On December 4, 2017, the United States Supreme Court allowed President Trump’s Travel Ban 3.0 as it’s called to proceed while appeals are pending. In other words, the Court said that the travel ban can be enforced immediately while the courts continue to sort out the legal options.
THE HISTORY —
Presidential Proclamation 9645 was issued on September 24, 2017 and took full effect on October 18, 2017. However, the Ninth Circuit Court of Appeals issued a preliminary injunction which allowed citizens of the named countries to continue to enter the United States if they could show a “bona fide connection” to a relative or business.
SCOTUS SPEAKS UP —
This most recent decision essentially reverses that approach, and allows enforcement of the ban as written and issued.
SO WHAT DOES THAT MEAN FOR YOU, YOUR FAMILY OR YOUR EMPLOYEES?
|Chad||The following visa categories may not be issued: B-1,|
As we reported in our most recent BLOG post, President Trump signed 3 immigration-related Executive Orders during his first week of office. The last few days have been a whirlwind of information and misinformation. The landscape also seems to changing on an almost-daily basis.
Here is our most recent round-up of positions and clarifications of the US State Department, US Department of Homeland Security, and Immigration and Customs Enforcement.
US STATE DEPARTMENT MATTERS:
– The DOS Visa Office confirmed that despite the executive order, the majority of interview-waives cases can still proceed. These include those applicants under age 14 and over age 79 (INA section 222(h)(1)(A)) and those applicants who seek the same visa category within one year of the most-recent visa’s issuance and/ or expiration (INA section 222(h)(1)(B)).
– The DOS Bureau of Consular Affairs confirmed provisional revocation of all valid immigrant and nonimmigrant visas held by nationals of the seven named countries.
By now, nearly every news outlet is reporting that newly-inaugurated President Trump has signed three (3) Executive Orders/ Actions this week. While the headline-grabbing and infamous border wall is an easy lead-off for the 5:00 news, the Executive Orders/ Actions had widespread impact on removal actions and priorities, especially along the Southern border of the United States, and admission of Muslims from around the world.
What Is an Executive Order?
Before we delve into the newly-penned orders, let’s begin with a fantastic overview of what they are and are not. Our friends and colleagues at Robert Reeves Law Group in Los Angeles put together a great summary:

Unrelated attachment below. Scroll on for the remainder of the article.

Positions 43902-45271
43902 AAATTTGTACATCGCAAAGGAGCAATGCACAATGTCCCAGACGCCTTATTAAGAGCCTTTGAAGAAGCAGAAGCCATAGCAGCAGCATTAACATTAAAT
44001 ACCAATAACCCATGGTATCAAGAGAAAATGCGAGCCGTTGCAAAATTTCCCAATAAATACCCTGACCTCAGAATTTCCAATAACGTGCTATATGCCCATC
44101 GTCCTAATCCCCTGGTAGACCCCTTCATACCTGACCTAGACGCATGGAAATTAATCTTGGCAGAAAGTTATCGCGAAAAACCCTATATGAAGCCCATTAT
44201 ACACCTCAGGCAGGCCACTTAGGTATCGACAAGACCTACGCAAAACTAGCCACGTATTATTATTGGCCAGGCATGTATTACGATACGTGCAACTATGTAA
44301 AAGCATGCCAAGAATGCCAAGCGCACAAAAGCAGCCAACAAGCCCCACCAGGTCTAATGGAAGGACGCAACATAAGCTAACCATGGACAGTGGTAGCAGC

Are you back? OK then, let’s proceed with the task at hand. Here is our initial breakdown of the Executive Orders. Many of the provisions will likely be subjected to judicial review as federal lawsuits are filed; but for now, these orders are new “law.”
On July 22, 2015, the US Department of Homeland Security (DHS) announced plans to expand the I-601A Provisional Waiver program. The announcement was met with cheers from most within the immigration community. Then we all waited.. and waited… and waited for DHS to review the public’s comments and publish the final rule. On July 29, 2016, that announcement finally came. But what does it really mean to you?
In the Beginning: Unlawful Presence and The Three and Ten Year Bars.
Imagine yourself the recipient of a perfectly-made homemade cookie. The cookie is gooey and chocolatey, and comes from Grandma’s secret recipe. Now imagine that Grandma’s gift comes with a condition: you must first step outside on the patio to get it.
On June 15, 2012, President Obama announced a new policy entitled Deferred Action for Childhood Arrivals (DACA). This is a new policy developed by the Department of Homeland Security designed to allow certain young people who did not intentionally violate immigration law to continue to live and work in the United States.
This policy provides children who were brought into the United States without proper immigration documents or children whose immigration documents have expired and who have grown up in the United States to remain in the United States without continued fear of removal or deportation. Eligible immigrants must meet certain guidelines.
Who is eligible for DACA?
In order to be eligible for Deferred Action an applicant must:
- Have entered the United States before the age of 16;
- Have continuously resided in the United States since June 15, 2007 up to the present time, were physically present in the United States on June 15, 2012 and on the date of application;